In the fifties and sixties, we had several companies that delivered their food products to the homes on Rubberneck Avenue. These individuals were warmly welcomed like good friends each time their routes brought them to our homes’ porches.
Delivery days were some of the highlights of the week. In between walking daily to the grocery store (a habit from my grandparents’ age), Mom and the other women looked forward to the weekly and semi-weekly arrivals of basic necessities: milk, bread, eggs and – in our house– the wine man. Wine was considered one of the four food groups at our dining room table!
Milk was for the children; cereal was not considered a wholesome breakfast unless it was oatmeal or something hot. A bowl of cold cereal was the exception, not the rule, and it had to have something more than sugar; like raisins or “toasties”, obviously another throwback from my grandparents’ down the house. So, Mom had our milk delivered by Williams Dairy. I remember the glass bottles with cardboard stoppers, each bottle seated in its own wire cubicle within the larger metal frame baskets. We knew the day to find the delivery on the front porch; the Williams Dairy Milkman left the filled basket in one of the sheltered corners, adjacent to the front threshold and out of direct sunlight, though he arrived early enough that the sun was normally not a concern.
The bread man was a short-lived treat! Peter Wheat Bread was an independent bread company that produced delicious bread; as a first grader, my field trip to the Peter Wheat Factory really made an impression with me! I was mesmerized by the factory machinery that delivered fresh baked loaves down the chute, and then arrived fully sliced at the end of the process, completely bagged. We were given a slice of fresh bread to eat during the tour. I never forgot that experience, and was deeply saddened when this independent company closed its doors and the truck with the cartoonlike character disappeared.
Mom called sliced bread American bread because it was soft and cake-like; and that was the name coined by my immigrant grandparents. Mom’s grocery list always had two bread types listed: French (sourdough was the house bread) and American (anything sliced and for toast or sandwich use; sometimes Roman Meal, but more often Wonder. TV’s Annie Oakley had finally convinced even our mother that Wonder Bread helped children grow.)
Industries were changing as were homes’ kitchens. Routes were becoming short-lived. Few deliveries continued, but the egg man and the wine man still dropped by.
The egg man was particularly fascinating; he had a hook hand. We kids would watch in amazement as he handled the eggs, the cartons and the cash payment with aplomb. Once, he showed us how the hook worked and spent time picking and placing objects in and out of his hand. His smile was always warm. We being young and polite never asked how he came to have a hook for a hand. Mom didn’t either, but my guess was that he’d suffered some type of war time injury as he was old enough to have been a WWII veteran. His countenance and attitude were amazing! He obviously loved kids and his work, always friendly and happy to visit with us on each delivery day.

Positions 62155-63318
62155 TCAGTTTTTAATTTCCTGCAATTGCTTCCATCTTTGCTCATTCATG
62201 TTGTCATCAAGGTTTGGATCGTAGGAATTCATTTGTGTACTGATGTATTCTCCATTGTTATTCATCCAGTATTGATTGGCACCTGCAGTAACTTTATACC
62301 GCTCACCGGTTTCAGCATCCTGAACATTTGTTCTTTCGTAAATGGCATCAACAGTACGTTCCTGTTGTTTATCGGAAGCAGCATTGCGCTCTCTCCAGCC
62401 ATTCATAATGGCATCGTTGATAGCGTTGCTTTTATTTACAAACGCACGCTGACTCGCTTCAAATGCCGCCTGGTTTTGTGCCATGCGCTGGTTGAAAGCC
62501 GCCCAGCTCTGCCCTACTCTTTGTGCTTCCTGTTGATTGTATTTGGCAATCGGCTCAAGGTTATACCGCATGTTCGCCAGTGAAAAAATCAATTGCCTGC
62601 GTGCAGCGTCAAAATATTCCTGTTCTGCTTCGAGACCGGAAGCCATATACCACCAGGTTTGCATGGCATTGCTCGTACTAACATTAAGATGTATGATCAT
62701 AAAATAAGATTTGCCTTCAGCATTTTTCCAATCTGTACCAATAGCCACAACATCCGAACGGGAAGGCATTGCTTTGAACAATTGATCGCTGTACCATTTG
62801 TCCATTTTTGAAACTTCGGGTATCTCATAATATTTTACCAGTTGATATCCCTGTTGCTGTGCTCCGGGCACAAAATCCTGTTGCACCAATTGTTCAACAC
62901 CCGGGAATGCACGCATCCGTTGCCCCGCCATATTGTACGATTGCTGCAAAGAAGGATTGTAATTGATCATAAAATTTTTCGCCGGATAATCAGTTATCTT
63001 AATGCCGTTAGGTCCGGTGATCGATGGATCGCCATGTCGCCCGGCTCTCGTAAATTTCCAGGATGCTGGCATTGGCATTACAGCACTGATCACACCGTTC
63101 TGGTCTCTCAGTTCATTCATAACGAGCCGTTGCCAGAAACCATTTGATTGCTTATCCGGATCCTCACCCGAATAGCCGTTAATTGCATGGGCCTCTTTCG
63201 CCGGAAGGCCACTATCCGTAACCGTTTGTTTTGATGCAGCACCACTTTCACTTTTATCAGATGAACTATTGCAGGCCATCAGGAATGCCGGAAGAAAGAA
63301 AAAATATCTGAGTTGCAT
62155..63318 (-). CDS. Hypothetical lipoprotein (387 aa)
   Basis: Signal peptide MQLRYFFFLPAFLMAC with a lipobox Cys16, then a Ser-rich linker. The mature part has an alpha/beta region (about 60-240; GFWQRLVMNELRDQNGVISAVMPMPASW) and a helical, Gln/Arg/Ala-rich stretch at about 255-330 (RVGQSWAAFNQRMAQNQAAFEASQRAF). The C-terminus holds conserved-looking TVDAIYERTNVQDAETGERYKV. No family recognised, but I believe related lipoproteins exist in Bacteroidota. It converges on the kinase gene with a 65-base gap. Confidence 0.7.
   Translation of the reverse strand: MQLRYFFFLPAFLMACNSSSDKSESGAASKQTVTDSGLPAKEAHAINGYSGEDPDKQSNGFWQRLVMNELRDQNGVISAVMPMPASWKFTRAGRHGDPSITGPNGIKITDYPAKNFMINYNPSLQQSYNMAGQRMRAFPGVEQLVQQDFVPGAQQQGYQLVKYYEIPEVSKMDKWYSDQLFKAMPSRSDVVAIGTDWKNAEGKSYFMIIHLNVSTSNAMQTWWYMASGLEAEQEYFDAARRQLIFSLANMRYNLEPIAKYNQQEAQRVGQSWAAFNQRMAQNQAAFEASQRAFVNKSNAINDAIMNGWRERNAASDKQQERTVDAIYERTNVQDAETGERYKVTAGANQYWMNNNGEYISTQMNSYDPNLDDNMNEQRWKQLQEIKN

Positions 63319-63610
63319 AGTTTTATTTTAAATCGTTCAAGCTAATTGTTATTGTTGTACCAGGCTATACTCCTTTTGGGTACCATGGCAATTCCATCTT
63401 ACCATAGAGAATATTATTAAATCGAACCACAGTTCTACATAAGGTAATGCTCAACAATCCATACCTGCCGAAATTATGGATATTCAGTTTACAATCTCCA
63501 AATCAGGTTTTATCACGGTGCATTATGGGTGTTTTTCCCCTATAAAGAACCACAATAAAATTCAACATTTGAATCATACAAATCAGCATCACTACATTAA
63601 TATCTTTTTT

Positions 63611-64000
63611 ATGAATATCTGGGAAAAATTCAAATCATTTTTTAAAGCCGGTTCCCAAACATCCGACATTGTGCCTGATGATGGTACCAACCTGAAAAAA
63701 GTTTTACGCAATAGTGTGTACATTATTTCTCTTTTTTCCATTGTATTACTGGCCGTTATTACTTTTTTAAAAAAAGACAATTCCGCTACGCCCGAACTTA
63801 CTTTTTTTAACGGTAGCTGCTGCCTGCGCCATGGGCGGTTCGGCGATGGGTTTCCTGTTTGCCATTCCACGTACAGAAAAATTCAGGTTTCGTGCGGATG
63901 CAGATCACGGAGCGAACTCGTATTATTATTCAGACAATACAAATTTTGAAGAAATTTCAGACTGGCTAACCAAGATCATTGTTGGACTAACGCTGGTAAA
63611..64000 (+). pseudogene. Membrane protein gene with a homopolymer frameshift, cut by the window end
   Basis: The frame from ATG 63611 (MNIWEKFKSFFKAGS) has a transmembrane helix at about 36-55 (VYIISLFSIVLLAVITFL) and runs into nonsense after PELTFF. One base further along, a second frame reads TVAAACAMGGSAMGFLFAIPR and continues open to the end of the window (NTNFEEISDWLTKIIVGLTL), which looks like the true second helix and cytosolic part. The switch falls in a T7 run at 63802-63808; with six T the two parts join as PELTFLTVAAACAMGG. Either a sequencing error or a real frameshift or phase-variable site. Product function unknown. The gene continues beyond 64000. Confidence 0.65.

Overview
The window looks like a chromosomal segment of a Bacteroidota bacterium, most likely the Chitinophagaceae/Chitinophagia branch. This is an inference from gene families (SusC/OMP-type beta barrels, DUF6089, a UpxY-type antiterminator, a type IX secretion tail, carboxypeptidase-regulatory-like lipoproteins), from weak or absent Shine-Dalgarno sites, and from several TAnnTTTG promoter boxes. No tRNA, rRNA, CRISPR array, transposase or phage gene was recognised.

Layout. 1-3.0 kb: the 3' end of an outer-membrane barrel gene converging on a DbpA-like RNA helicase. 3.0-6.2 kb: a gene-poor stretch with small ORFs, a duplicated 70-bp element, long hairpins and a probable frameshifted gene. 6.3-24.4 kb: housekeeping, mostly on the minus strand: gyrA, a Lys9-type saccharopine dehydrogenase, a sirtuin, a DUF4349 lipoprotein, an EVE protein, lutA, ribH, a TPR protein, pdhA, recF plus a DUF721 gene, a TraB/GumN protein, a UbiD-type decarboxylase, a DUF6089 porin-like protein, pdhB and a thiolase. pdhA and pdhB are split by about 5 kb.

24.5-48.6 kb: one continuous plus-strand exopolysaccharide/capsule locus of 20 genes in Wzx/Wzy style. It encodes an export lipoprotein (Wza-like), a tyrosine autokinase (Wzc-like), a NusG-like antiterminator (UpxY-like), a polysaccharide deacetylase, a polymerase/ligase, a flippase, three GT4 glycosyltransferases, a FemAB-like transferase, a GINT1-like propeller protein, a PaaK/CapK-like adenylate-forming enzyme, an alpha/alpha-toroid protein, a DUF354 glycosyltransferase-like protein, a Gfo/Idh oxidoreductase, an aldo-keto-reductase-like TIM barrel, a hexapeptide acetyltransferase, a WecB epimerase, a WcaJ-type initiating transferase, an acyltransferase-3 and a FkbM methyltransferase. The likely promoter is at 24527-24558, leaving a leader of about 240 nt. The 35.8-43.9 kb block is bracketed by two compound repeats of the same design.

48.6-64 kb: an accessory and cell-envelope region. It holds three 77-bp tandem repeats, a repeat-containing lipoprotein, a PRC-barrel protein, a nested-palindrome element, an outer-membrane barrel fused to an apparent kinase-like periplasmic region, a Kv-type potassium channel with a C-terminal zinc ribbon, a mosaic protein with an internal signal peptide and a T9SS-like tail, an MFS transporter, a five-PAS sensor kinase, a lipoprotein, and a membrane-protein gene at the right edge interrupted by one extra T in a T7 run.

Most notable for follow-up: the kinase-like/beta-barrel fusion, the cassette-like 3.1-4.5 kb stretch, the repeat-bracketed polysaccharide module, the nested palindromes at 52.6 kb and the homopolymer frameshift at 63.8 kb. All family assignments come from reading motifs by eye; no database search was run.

An old Frenchman immigrant peddler sold not only wine but sausages that were exceptionally delicious! The only freezer in the house was the one in the refrigerator. Mom kept very little in the freezer; ice cream for Daddy took up most of the space, crammed in there with the extra ice trays that she filled to make sure we had plenty of ice cubes for the drinks Daddy made on weekends and holidays. Thus, when the wine man delivered, only a couple days passed before enjoying his wares, as Mom seldom froze any meats for future use. Mom would fix the wine sausages in her cast iron fry pan, browning them slowly and perfectly in a little bit of bacon drippings. Boiled potatoes or some other vegetable and a tossed green salad and French bread completed the meal.
Years later, I came as close to tasting a memory as I’d ever experienced; I purchased some original style bratwurst from a local meat market here in the Midwest; the seasonings were as close to the old Frenchman’s wine sausages as anything I had found to date. What pure joy to be transported back to my mother’s kitchen table!
We grew up hearing lots of stories about our grandparents’ home, which had a still in the garage behind a hidden panel, and the customary ice box for keeping unsalted meats and just purchased vegetables “fresh”. Always a walking source of history, Mom shared how she remembered waiting for the ice man to deliver the big chunk of ice each day, and having to regularly empty the drip tray before it overflowed onto the kitchen floor. WHOA! I’d read about ice boxes at school and had even seen Rockwell’s folk art depict period interiors.
So, if our mother was old enough to have used an ice box, ergo she was almost an historic figure. I confirmed this during class assignments when, using our 1948 set of Encyclopedias for research, came across the life of William F. Cody. I did the math and it was undeniable! Our mother had been born five years before Buffalo Bill died! The real Annie Oakley had lived until Mom was fourteen! Needless to say, I was in awe…